Appropriate Assessment is an ecological assessment focused on how a plan or project may impact Natura 2000 sites. The EU Habitats Directive requires where a plan or project is likely to have a significant impact or potential to impact designated Natura 2000 sites they must be screened for Appropriate Assessment.
Natura 2000 is a network of core breeding and resting sites for rare and threatened species, and some rare natural habitat types which are protected in their own right. It stretches across all 28 EU countries, both on land and at sea. The aim of the network is to ensure the long-term survival of Europe’s most valuable and threatened species and habitats, listed under both the Birds Directive and the Habitats Directive.
Appropriate Assessment is referred to in Articles 6(3) and 6(4) of the EU Habitats Directive:
Article 6(3) of the EU Habitats Directive (Directive 92/43/EEC)
‘Any plan or project not directly connected with or necessary to the management of the site but likely to have a significant effect thereon, either individually or in combination with other plans or projects, shall be subject to appropriate assessment of its implications for the site in view of the site’s conservation objectives. In the light of the conclusions of the assessment of the implications for the site and subject to the provisions of Paragraph 4 of the Directive, the competent national authorities shall agree to the plan or project only after having ascertained that it will not adversely affect the integrity of the site concerned and, if appropriate, after having obtained the opinion of the general public.’
Article 6(4) of the Habitats Directive
‘If, in spite of a negative assessment of the implications for the site and in the absence of alternative solutions, a plan or project must nevertheless be carried out for imperative reasons of overriding public interest, including those of social or economic nature, the Member State shall take all compensatory measures necessary to ensure that the overall coherence of Natura 2000 is protected. It shall inform the Commission of the compensatory measures adopted.’
There are four stages of Appropriate Assessment:
Stage 1 – Screening Appropriate Assessment
Screening determines whether appropriate assessment is necessary by examining: 1) whether a plan or project can be excluded from AA requirements because it is directly connected with or necessary to the management of the site, and 2) the potential effects of a project or plan, either alone or in combination with other projects or plans, on a Natura 2000 site in view of its conservation objectives, and considering whether these effects will be significant. Screening is an iterative process that involves consideration of the plan or project and its likely effects, and of the Natura 2000 sites and their ecological sensitivities, and the likely interaction between these. These and other ecological issues should always be taken into account at the earliest possible stage in the planning, design or preparation process so that any constraints are identified and can be taken into consideration, and delays and negative outcomes can be avoided insofar as is possible. Specialist ecological input and advice is recommended in undertaking the various elements of screening.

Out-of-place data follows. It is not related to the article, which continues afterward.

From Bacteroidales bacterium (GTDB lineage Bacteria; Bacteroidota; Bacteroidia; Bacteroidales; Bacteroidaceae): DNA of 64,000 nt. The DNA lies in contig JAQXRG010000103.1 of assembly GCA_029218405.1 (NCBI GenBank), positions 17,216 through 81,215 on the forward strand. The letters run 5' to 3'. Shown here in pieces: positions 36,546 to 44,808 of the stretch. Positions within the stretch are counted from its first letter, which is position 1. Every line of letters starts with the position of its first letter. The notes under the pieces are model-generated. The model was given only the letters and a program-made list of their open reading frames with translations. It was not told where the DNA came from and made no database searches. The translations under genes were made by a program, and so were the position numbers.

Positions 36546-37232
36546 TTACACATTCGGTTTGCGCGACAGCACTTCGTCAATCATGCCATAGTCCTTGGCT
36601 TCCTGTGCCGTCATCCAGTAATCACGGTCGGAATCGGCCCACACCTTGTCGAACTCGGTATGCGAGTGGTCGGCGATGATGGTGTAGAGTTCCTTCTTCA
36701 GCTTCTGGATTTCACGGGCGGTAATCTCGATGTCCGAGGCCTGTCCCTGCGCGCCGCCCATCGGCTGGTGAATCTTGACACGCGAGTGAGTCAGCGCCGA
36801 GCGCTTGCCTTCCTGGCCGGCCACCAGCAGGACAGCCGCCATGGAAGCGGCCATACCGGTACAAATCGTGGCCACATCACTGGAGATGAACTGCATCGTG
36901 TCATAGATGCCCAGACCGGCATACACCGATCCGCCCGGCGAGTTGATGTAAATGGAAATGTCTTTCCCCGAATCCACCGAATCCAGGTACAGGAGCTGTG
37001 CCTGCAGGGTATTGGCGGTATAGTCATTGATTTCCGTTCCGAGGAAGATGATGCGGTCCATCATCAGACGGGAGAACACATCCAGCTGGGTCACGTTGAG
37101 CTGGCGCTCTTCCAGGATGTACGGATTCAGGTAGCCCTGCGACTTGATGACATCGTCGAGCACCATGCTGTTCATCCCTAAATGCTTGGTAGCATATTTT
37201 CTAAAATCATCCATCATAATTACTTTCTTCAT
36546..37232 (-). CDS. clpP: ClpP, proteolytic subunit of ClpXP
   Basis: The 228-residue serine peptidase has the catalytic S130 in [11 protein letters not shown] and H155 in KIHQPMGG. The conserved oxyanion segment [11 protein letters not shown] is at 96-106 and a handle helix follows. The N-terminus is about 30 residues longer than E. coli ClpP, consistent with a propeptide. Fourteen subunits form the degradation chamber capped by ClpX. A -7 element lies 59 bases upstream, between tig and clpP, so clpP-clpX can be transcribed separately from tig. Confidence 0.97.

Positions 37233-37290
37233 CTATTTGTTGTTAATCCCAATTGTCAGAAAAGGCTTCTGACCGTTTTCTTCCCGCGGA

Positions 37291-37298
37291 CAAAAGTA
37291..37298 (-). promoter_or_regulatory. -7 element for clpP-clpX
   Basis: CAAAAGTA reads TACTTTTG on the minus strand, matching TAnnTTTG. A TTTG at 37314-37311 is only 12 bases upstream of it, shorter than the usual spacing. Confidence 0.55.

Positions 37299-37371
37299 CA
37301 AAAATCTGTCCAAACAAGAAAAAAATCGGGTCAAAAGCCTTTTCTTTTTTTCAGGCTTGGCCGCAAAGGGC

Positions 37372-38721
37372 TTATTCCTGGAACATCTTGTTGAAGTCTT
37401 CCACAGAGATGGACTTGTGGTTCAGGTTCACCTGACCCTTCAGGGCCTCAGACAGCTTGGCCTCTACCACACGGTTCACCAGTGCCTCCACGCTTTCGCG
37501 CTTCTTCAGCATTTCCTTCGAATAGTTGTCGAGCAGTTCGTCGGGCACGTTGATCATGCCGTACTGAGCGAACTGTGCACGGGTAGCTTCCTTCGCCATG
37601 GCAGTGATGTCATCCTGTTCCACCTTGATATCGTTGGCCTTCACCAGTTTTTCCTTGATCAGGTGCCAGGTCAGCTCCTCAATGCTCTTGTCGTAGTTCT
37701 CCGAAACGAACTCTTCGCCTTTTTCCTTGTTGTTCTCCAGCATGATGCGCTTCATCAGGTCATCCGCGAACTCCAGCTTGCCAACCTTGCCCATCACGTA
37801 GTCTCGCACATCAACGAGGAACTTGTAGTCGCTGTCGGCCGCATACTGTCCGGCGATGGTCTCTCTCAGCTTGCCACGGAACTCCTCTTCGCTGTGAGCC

Stage 2 – Natura Impact Statement
The impact of a project or plan alone and in combination with other projects or plans on the integrity of the Natura 2000 site is considered with respect to the conservation objectives of the site and to its structure and function.
Stage 3 – Assessment of Alternative solutions
This stage examines alternative ways of implementing a project or plan that, where possible, avoids any adverse impacts on the integrity of a Natura 2000 site. Before a project or plan that either alone or in combination with other projects or plans has adverse effects on a Natura 2000 site can proceed for imperative reasons of overriding public interest, it must be objectively concluded that no less-damaging alternative solutions exist. Therefore, this stage becomes critical if it appears that derogation procedures may need to be pursued.
Stage 4 – Imperative reasons of overriding public interest (IROPI)
In the absence of alternative solutions, or if alternative solutions are likely to have even more negative environmental effects on the site concerned with regard to its conservation objectives, or if a better solution is identified that will reduce but not avoid an impact on the site, the competent authority must establish whether or not the plan or project can be considered to be necessary for imperative reasons of overriding public interest (IROPI). These include, as a general protection measure, the need to have reasons of a social or economic nature that critically require the realisation of the plan or project in question. In the case of sites where priority habitats (or species) are affected, the protection mechanism is stricter, and the only IROPI reasons that may be raised are those relating to human health, public safety or beneficial consequences of primary importance to the environment. In the case of other IROPI that may need to be raised, the opinion of the European Commission must first be obtained, thereby introducing the additional safeguard of independent appraisal by the Commission.